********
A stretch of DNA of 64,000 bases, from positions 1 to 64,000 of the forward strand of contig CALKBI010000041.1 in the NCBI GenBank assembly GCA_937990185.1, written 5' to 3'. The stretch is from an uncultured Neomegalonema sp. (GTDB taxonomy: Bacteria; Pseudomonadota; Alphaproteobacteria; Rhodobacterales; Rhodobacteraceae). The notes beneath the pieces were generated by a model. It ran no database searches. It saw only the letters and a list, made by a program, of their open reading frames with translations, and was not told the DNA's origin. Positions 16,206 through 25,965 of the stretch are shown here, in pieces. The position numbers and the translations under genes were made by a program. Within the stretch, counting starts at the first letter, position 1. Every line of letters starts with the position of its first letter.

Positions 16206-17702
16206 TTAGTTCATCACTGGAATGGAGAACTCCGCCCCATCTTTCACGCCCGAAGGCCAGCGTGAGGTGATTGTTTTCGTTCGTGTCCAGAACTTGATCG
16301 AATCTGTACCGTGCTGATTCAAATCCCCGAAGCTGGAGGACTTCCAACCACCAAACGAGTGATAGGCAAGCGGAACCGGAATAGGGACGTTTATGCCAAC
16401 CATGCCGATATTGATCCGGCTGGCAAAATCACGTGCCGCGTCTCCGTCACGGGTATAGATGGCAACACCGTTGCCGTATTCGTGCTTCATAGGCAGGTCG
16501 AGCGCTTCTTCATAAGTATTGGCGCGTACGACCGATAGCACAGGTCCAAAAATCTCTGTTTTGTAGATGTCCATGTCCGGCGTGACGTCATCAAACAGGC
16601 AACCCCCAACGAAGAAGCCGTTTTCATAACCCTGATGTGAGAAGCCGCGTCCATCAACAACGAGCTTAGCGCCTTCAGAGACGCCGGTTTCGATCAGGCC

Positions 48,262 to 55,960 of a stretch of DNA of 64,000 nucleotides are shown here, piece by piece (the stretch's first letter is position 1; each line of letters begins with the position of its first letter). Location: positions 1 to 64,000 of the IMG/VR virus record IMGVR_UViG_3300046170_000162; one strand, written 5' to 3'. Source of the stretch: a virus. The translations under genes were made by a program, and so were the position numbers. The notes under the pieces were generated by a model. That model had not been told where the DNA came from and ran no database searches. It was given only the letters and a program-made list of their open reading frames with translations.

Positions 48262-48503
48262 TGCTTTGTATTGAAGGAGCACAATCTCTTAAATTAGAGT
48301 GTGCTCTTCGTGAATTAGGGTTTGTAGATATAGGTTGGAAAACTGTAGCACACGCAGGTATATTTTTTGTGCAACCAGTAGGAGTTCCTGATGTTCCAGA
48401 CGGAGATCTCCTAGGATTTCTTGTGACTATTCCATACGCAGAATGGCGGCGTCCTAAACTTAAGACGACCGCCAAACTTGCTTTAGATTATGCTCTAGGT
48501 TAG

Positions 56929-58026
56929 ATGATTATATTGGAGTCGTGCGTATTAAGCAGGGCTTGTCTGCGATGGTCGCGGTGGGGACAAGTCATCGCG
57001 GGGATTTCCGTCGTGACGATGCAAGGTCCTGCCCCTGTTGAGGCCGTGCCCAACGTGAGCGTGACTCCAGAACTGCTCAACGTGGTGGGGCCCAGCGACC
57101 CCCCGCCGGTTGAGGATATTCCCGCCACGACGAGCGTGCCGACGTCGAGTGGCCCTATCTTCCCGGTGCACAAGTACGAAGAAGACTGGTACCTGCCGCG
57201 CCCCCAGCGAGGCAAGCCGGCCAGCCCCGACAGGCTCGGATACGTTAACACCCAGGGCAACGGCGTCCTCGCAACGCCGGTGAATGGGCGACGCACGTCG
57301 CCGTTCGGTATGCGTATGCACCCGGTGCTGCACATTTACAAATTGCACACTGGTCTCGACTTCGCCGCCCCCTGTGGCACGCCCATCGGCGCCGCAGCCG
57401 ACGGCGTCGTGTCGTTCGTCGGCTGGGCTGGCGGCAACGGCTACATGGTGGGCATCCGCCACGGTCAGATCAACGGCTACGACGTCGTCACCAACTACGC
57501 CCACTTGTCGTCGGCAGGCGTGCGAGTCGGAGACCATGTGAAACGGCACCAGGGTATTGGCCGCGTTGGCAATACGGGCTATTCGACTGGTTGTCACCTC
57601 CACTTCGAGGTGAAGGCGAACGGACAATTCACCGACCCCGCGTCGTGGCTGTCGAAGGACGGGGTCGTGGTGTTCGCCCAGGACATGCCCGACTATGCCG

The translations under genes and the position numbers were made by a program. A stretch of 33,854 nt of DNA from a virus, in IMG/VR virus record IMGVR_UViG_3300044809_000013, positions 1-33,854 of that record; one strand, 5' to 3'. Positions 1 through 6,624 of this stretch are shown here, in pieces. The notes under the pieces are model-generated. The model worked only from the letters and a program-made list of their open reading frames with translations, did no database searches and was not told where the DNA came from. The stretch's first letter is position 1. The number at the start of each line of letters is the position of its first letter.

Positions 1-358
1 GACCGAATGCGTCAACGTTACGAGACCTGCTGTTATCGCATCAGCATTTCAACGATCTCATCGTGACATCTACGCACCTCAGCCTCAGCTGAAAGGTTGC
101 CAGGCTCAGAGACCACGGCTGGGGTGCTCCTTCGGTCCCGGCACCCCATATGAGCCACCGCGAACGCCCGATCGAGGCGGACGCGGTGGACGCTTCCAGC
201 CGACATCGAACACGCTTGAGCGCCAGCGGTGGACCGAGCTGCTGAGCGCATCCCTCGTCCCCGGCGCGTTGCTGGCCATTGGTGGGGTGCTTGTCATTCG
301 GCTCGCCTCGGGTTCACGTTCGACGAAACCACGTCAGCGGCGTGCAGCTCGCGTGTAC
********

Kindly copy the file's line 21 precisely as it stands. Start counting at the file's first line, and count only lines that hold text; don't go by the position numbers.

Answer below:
57501 CCACTTGTCGTCGGCAGGCGTGCGAGTCGGAGACCATGTGAAACGGCACCAGGGTATTGGCCGCGTTGGCAATACGGGCTATTCGACTGGTTGTCACCTC